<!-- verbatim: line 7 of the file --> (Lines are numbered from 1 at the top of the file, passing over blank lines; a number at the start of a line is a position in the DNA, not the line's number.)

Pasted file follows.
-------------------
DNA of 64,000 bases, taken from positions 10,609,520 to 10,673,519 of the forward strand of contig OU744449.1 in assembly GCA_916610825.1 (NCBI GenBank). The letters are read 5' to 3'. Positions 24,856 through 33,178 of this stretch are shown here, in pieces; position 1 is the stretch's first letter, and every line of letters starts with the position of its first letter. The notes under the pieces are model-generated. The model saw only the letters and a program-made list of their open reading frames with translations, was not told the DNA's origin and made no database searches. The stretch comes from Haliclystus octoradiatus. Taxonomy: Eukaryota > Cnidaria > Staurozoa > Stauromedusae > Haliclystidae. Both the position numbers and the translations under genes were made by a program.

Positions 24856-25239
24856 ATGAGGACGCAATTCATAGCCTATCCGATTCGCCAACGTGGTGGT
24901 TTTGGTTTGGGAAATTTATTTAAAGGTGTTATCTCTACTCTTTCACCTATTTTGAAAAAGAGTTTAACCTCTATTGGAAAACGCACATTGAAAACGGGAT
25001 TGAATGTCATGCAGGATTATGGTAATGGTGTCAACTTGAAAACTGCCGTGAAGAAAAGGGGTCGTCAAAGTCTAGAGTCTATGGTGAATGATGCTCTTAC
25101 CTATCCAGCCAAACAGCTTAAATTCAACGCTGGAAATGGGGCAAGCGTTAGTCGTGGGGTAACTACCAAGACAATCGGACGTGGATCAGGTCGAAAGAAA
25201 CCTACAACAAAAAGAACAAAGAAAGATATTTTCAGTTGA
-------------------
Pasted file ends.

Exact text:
25201 CCTACAACAAAAAGAACAAAGAAAGATATTTTCAGTTGA